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Introduction to ISAs

This is the first in a series of articles all about ISAs and how to make the most of them.

It’s important to note that this does not constitute personal advice and if you’re not sure whether an investment or savings account is right for you please seek professional financial advice.

ISAs (individual savings accounts) can be a great way of saving because they come with government incentives, including saving up to £20,000 tax free each year.

Choosing which type of ISA is right for you can be complicated, so I’ve outlined the key aspects of the main types. Excluding Junior ISAs these are: Lifetime ISA (LISA), Help to Buy ISA, Stocks and Shares ISA, Cash ISA and Innovative Finance ISA.

Cash ISAs

These are probably the most straightforward type of ISA, as they simply allow you to hold up £20,000 in cash on a tax-free basis. You can withdraw the money at any point without facing a penalty, meaning these can be good for those wanting greater flexibility from their savings.

LISA

As its name would suggest, this is not designed to be a short-term investment.

To open a LISA you must be over 18 but under 40 and once opened you can put in up to £4,000 a year until you turn 50. The government will add a 25 percent bonus to your savings, up to a maximum of £1,000 per year.

After your 50th birthday you will not be able to pay into your Lifetime ISA or earn the government bonus, but the account will stay open and your savings will still earn interest or investment returns.

There are only three criteria by which you can withdraw the money without a penalty charge. These are: if you are buying your first home; if you are aged 60 or over; or if you are terminally ill and have less than 12 months to live.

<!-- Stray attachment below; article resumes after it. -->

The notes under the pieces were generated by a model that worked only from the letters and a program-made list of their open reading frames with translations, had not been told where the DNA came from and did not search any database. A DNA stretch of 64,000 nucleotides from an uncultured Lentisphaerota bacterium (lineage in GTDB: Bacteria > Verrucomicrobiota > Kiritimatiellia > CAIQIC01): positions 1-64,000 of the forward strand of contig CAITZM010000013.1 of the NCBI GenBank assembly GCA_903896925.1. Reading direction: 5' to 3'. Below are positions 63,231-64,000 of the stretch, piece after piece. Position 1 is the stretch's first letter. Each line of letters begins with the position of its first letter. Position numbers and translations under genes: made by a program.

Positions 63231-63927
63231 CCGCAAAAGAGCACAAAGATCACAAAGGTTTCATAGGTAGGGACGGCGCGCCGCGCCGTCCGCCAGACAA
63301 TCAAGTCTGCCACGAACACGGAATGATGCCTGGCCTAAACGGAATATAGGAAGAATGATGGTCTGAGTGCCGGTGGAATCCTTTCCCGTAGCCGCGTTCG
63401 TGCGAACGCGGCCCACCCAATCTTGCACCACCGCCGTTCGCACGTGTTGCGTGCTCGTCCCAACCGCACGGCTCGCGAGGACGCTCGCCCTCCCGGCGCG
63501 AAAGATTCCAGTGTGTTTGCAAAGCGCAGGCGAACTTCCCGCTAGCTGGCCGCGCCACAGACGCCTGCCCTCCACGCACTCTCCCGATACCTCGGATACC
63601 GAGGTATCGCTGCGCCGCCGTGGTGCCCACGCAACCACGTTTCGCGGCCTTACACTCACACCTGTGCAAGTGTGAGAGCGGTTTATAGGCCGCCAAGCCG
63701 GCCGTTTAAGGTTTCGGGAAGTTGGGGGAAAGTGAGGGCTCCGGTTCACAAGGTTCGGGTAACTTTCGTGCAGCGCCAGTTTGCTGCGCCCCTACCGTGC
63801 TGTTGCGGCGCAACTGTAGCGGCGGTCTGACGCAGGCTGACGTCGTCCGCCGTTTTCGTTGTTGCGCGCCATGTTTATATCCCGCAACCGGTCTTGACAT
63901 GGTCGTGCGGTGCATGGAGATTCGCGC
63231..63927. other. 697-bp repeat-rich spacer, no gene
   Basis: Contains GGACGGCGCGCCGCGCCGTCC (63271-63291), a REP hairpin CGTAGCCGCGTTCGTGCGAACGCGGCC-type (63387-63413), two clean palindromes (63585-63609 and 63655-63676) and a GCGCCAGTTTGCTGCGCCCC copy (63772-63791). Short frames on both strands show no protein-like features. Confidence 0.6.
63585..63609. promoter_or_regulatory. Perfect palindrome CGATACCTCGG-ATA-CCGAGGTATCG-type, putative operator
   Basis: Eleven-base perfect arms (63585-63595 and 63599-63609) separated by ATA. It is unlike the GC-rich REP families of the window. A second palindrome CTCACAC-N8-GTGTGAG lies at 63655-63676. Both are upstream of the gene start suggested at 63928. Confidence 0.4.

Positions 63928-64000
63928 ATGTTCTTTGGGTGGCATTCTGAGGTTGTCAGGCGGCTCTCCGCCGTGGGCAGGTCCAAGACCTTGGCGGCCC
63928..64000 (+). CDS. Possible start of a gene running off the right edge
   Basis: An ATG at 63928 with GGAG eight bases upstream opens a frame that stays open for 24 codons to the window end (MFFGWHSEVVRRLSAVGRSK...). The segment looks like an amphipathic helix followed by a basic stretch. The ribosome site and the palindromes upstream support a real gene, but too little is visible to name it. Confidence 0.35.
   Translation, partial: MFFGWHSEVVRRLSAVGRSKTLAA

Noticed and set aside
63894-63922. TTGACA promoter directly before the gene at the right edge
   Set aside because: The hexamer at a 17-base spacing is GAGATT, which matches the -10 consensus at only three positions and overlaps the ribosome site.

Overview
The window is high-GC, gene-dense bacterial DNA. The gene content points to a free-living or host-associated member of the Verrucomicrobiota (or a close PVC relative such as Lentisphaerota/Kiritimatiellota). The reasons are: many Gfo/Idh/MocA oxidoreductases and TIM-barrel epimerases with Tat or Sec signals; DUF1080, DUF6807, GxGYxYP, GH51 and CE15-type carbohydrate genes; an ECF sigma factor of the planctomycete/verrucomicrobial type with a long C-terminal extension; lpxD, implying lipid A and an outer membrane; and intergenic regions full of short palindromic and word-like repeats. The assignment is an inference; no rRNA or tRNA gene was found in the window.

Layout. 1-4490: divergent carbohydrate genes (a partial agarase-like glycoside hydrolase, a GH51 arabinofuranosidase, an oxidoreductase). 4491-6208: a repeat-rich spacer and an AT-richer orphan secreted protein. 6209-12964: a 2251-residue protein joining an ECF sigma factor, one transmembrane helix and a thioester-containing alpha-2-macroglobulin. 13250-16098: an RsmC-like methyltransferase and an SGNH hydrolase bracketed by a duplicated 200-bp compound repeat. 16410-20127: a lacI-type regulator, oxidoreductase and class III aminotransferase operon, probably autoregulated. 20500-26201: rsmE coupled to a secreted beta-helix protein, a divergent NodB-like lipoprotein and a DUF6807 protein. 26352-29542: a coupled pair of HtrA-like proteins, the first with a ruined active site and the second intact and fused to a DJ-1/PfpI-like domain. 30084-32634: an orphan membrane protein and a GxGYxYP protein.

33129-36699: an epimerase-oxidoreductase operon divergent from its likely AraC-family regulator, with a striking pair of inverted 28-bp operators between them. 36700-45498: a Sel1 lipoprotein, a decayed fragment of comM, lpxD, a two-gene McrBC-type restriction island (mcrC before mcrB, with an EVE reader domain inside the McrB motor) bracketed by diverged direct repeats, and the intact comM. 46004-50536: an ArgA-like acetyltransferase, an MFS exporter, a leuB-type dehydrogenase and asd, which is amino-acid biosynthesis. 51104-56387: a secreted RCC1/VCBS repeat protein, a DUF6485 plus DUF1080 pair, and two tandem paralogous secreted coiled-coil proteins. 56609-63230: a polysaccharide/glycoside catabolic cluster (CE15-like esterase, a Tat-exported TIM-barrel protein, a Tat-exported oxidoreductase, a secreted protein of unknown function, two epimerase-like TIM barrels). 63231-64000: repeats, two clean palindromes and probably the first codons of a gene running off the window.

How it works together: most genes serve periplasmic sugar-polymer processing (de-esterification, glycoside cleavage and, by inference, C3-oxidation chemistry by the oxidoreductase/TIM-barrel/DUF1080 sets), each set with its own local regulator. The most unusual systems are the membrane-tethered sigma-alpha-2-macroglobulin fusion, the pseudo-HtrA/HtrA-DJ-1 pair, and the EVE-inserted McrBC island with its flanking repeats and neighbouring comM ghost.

The withdrawal charge is designed to recover the government bonus you received on your original savings. Currently this stands at 20 percent but is increasing to 25 percent from 6 April 2021.

Help to Buy

Although this is now closed to new consumers, it has proved particularly popular with young people looking to get on the property ladder.

If you already have a Help to Buy you can pay in up to £200 a month. When it comes to buying your first home the government will top up your savings by 25 percent – to a maximum of £3,000 – as long as it costs no more than £250,000 or £450,000 in London.

While you cannot now open a Help to Buy ISA, you can pay into your existing account until November 2029 and claim the 25 percent bonus until November 2030.

If you are buying with someone who also has a Help to Buy ISA, you are both eligible for the 25 percent bonus.

If you have both a LISA and a Help to Buy, you can only make use of one government bonus.

Stocks and Shares

This can be a good introduction into investing for those looking to get involved in the stock market. Due to the obvious volatility of the stock market, any you shouldn’t normally be expecting to draw on any money you put into a Stocks and Shares ISA for at least five years.

Stocks and shares ISAs can include: shares in companies; unit trusts and investment funds; corporate bonds; and government bonds.

Unlike the others, returns are not guaranteed, and you could end up with less money than you originally invested, but while interest rates are so low it could be a good way of increasing your returns.

You cannot transfer any non-ISA shares you already own into an ISA unless they’re from an employee share scheme.

Innovative Finance ISA

These work much the same as a Cash ISA, but – like a Stocks and Shares ISA – returns are not guaranteed as you’re investing in businesses and how they will perform in the future cannot be known.

An Innovative Finance ISA can include the following investments: peer-to-peer loans (loans that you give to other people or businesses without using a bank); and ‘crowdfunding debentures’ – investing in a business by buying its debt.

You cannot transfer any existing peer-to-peer loans or crowdfunding debentures you already hold into an innovative finance ISA.

By The Twenty Percent

Hi I'm Katie and I use my blog to help young people take control of their personal finances.

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